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The Fine Print: Let's talk about tees!

12 Insane (But True) Things about Tees

We all have t-shirts in our closets and drawers (unless you’re Richard Branson) that fulfill different functions in our day to day lives. It’s a rare bird that actually knows anything about how t-shirts are produced or the fun facts that surrounding the t-shirt business. From field to factory to neatly folded and put away in a dresser, the journey of t-shirts is full of insane (but true) things you would never guess.

  1. Cotton is a major component in the production of most tees. It takes 713 gallons of water to grow the cotton need to make just one t-shirt. Fortunately organizations like the World Wildlife Federation are working with farmers to in Pakistan and India on the Better Cotton Initiative that is yielding results like increased profit for the farmer, a 39% reduction in the water usage and almost half as much pesticides and chemical fertilizers. Go WWF!

  2. Cotton is manipulated into strong yarn by pulling and stretching the fibers in a four step continual process until they are thinner and longer. The result is yarn 30 times thinner than it began. And in the world of textile, thin = strength.
  3. Actually sewing a t-shirt together is still a manual process. A talented team of 8 can sew about 140 t-shirts per hour.

  4. 98 percent of clothing is imported from other countries.
  5. Your average designer t-shirt has a markup of 60 percent. That’s one mighty expensive tag.

  6. Brothers John and Bert Jacobs turned their love of art and selling tees into a billion dollar PRIVATE business, Life is Good, (indeed.)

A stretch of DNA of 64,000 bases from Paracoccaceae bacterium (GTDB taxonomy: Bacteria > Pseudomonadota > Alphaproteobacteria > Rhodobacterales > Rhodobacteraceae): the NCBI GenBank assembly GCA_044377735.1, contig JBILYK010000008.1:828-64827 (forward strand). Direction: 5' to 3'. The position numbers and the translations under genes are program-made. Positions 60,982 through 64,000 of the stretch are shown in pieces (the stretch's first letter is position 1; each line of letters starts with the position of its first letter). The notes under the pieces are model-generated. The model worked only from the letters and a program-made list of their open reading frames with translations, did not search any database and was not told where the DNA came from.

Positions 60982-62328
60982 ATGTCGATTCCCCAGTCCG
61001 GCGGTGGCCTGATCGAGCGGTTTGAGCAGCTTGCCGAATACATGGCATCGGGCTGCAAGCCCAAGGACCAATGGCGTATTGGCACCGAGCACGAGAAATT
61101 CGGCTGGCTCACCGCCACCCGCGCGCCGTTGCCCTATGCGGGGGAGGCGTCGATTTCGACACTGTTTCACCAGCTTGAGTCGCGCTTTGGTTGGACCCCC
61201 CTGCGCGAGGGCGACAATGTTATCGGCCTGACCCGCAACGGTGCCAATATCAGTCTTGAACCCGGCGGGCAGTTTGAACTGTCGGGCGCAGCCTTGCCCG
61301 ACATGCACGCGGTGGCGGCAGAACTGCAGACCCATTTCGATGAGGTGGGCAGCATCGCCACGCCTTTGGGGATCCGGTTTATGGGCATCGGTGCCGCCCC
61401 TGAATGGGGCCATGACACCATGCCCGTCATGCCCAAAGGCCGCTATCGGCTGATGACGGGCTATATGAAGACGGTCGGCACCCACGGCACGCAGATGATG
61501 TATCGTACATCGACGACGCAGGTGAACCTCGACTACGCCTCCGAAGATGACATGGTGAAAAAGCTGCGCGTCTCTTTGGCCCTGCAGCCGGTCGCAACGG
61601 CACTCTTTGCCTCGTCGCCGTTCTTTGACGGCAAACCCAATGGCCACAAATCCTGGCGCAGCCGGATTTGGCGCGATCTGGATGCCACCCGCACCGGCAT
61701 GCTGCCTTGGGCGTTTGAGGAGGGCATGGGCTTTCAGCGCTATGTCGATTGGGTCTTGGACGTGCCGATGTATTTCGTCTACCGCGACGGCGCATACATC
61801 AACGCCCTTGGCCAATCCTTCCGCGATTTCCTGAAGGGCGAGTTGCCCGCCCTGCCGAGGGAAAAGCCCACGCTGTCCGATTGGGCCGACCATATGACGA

7. Plastisol ink is the traditional ink used for screen printing. It’s called plastisol because it’s actually made of PVC and plasticizer.
  8. The rotary press was invented by Mike Vasilantone in 1960 making multiple color screen printing on tees a commercially viable venture.
  9. In 2006, John Anton launched DesignAShirt.com, one of the first online t-shirt design studio websites in the world.

  10. The invention of the t-shirt was essentially bringing the undergarment to outer garment status starting in the late 19th century. Hail to those forbearers that said no to stuffy and hello to comfy.

  11. A lot of donated clothing is sold and shipped to sub-Saharan Africa where it is resold in markets. Next time you’re in Sierra Leone take a look around, we bet you’ll see how discarded promotional t-shirts take on a second and perhaps more interesting life.
  12. The Hard Rock Cafe claims that their t-shirt is the best-selling t-shirt of all time, (it could be since merch accounts for 40% of their business.)
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